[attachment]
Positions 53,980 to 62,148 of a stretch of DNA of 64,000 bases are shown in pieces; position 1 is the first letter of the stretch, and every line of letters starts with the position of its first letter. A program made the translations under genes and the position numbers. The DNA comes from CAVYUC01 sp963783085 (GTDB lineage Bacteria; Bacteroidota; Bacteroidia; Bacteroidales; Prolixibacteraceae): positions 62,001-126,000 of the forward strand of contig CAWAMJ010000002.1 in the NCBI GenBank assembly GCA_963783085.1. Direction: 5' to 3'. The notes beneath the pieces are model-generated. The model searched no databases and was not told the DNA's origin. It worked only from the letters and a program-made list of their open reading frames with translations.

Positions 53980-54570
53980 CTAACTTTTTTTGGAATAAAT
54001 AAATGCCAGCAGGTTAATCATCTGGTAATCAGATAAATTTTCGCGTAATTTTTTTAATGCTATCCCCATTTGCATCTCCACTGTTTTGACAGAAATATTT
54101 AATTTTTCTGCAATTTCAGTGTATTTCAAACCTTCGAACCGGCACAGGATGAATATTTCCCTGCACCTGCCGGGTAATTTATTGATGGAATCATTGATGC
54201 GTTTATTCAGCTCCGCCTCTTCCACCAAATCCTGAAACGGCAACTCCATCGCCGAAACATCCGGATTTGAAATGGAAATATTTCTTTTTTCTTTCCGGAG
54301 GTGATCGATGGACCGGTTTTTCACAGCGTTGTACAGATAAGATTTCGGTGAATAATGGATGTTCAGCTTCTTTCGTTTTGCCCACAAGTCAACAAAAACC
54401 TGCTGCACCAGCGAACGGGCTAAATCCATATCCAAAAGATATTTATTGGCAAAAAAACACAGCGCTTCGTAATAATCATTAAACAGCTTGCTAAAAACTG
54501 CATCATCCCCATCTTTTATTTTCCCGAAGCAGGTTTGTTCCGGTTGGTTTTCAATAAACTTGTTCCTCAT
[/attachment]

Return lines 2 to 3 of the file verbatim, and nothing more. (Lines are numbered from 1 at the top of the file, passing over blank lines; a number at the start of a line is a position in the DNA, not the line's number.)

Positions 53980-54570
53980 CTAACTTTTTTTGGAATAAAT